Mobileye added that there was no reason to continue discussing Yissum’s demands, adding that the sides had settled matters concerning intellectual property created by staff members through several agreements, including the March 2 one.
The March 2 agreement states that neither the university nor Yissum have any claim to intellectual property, patents, or commercial symbols developed by Shashua or others, including those based on technology developed in partnership with university employees. Mobileye can sell or trade in its intellectual property without receiving further permission from the university or Yissum, the agreement states. It covers the period from Mobileye’s founding in 1999 through March 2017.
The document adds that in the 90 days after the agreement’s signing, the university or Yissum will review all the university employees also employed at Mobileye and conduct negotiations over how much should be paid for the intellectual property developed by those employees. These negotiations have not yielded results.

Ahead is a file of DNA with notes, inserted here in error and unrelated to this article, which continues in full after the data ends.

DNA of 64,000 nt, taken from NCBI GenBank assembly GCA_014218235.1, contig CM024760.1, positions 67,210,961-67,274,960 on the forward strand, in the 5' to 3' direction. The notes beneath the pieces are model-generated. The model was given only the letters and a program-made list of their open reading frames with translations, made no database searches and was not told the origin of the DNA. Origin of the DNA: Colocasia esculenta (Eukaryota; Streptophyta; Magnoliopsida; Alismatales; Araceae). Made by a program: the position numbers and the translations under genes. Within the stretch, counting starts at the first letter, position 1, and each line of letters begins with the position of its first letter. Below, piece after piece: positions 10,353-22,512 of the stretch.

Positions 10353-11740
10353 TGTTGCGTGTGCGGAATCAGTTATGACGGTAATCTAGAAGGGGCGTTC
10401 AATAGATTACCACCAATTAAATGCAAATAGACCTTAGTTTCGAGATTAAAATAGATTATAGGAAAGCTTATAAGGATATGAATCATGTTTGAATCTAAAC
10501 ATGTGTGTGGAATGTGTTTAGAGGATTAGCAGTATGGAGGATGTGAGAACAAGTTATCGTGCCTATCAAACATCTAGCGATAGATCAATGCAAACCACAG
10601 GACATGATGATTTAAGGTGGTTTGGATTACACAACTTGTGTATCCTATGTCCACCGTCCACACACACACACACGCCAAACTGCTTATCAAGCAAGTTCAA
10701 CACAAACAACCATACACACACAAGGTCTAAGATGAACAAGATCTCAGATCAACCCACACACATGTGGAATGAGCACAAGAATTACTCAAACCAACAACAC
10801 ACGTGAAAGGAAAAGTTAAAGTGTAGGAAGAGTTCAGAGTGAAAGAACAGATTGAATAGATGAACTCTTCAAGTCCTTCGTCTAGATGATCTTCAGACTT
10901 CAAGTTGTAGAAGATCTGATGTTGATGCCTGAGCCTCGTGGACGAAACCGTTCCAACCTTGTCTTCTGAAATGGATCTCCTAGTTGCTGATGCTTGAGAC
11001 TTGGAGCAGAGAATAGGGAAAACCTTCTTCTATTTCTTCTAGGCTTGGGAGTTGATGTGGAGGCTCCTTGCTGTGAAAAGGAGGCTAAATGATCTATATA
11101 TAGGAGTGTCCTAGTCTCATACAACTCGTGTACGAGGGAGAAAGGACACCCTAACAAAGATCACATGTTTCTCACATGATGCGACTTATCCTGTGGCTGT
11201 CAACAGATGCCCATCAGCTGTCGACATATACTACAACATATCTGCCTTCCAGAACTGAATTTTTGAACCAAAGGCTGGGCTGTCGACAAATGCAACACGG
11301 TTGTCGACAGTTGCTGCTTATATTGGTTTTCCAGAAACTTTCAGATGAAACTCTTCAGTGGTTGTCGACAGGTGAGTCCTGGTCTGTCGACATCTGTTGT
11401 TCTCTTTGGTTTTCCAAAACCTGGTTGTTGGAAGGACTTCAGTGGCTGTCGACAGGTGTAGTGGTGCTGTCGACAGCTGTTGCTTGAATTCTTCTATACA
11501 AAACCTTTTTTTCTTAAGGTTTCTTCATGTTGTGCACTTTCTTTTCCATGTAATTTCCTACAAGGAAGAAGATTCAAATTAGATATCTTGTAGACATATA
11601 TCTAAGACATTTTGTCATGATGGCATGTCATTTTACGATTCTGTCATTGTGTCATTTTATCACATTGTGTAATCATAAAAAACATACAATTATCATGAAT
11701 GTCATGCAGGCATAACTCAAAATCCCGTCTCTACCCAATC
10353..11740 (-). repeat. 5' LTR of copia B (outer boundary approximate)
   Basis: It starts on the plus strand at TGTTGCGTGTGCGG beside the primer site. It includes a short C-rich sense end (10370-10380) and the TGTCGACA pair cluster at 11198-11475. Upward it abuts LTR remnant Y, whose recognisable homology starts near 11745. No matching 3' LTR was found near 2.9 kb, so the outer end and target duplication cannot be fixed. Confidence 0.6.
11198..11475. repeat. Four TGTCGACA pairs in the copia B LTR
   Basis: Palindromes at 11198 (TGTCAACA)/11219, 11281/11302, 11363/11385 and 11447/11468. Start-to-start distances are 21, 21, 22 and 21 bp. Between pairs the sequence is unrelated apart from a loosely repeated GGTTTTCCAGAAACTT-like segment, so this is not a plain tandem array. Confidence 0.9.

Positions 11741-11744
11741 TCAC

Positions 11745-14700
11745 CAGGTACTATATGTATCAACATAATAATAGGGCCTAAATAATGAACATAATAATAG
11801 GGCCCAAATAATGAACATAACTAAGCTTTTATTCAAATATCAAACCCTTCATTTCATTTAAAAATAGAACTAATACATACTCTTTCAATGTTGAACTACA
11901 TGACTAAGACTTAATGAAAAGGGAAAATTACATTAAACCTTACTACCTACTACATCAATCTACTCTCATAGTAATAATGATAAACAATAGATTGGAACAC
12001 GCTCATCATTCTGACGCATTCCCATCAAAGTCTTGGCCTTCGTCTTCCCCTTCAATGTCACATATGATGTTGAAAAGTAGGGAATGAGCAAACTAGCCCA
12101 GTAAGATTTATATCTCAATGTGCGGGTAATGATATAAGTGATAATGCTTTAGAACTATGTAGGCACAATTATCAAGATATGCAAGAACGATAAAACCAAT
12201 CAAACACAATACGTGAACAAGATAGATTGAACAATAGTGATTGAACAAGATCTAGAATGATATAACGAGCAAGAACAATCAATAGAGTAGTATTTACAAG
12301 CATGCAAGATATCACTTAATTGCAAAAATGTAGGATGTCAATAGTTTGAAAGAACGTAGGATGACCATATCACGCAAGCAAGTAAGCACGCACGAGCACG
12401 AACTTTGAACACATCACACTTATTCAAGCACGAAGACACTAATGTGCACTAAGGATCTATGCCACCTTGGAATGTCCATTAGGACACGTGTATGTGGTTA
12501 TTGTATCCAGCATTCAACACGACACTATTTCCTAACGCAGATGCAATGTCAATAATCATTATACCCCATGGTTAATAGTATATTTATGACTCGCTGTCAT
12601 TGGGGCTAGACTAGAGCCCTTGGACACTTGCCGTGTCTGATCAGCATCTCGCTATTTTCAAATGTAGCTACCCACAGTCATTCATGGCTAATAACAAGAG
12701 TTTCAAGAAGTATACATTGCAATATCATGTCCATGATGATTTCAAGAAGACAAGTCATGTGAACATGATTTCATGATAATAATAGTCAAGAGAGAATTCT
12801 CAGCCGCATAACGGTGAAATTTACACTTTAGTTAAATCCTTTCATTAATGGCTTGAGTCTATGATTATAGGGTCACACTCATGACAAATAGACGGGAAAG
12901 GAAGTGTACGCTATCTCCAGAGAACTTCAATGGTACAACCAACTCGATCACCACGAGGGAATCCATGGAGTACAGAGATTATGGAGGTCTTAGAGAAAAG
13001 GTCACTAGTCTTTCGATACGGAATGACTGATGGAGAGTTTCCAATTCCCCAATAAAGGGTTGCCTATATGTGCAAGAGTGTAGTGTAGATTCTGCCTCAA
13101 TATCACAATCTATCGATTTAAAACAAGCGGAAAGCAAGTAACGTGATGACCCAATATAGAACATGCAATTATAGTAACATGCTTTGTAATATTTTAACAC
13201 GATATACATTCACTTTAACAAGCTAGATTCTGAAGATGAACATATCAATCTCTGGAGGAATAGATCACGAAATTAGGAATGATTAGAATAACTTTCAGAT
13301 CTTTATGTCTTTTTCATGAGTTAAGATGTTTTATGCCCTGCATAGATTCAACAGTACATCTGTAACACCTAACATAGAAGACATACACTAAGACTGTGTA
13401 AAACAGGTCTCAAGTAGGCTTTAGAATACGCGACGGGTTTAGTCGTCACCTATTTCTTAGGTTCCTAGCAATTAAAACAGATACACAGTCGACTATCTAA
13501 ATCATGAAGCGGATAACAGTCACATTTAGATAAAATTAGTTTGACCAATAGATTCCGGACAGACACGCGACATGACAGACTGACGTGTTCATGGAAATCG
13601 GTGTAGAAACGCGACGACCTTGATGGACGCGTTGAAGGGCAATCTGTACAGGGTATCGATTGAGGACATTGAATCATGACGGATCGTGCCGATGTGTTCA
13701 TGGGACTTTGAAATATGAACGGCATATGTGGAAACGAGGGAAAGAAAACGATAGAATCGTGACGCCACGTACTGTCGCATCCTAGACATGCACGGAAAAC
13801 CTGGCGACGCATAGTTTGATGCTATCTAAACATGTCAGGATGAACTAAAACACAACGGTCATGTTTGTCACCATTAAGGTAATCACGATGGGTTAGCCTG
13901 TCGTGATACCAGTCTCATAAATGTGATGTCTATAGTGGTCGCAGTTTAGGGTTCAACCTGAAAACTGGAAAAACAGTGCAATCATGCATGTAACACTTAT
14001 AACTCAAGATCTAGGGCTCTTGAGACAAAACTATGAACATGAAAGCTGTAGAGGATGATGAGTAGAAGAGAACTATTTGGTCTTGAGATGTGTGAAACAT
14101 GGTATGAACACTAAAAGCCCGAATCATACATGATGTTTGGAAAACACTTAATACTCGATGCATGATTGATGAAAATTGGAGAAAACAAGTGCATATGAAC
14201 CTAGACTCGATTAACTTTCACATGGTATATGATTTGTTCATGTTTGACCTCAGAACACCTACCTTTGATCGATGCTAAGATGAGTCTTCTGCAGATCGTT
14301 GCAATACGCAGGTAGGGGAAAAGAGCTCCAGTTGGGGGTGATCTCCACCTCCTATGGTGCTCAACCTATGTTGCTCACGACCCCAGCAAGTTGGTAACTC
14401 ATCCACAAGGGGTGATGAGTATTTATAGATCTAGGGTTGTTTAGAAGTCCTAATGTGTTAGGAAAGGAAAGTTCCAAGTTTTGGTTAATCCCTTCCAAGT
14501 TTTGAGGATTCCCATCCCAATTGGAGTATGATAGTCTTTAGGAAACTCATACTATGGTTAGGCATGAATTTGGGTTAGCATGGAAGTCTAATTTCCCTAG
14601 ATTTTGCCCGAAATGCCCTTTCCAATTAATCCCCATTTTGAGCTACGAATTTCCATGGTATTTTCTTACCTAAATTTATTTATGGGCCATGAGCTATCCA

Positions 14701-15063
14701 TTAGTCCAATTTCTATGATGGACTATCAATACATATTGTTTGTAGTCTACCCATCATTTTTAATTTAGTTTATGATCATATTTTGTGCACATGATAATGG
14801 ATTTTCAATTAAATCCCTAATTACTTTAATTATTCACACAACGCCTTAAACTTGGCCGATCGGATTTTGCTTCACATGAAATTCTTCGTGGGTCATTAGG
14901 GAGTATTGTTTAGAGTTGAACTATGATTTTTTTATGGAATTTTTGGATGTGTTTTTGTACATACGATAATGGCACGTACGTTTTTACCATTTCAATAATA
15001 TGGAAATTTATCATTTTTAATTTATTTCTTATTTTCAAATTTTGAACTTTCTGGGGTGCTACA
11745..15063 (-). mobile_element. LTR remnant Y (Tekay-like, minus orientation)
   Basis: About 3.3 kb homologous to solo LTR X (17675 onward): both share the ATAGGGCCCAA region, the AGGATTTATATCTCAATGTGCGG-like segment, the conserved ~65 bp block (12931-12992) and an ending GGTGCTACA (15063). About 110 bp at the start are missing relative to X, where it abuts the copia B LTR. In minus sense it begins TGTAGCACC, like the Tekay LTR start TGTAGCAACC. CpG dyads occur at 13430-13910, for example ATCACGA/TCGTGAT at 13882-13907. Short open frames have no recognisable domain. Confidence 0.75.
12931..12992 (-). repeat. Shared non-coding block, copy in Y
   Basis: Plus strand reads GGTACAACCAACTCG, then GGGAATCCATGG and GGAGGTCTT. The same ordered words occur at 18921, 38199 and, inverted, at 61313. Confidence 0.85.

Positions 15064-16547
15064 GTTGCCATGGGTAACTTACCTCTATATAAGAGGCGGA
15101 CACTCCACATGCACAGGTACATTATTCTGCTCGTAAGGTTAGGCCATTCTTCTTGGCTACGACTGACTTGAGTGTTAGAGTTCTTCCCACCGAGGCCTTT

It is not clear why the document was signed by the Hebrew University administrators and not by Yissum, the professional body that handles such matters. Instead, a copy was sent to Yissum’s chairman Dr. Itamar Borowitz upon signing. Borowitz reportedly objected to the agreement and advised the executives not to sign it. He and Yissum declined to comment.
It is also not clear whether the university needed Finance Ministry permission to forgo a potential cash payout from Mobileye.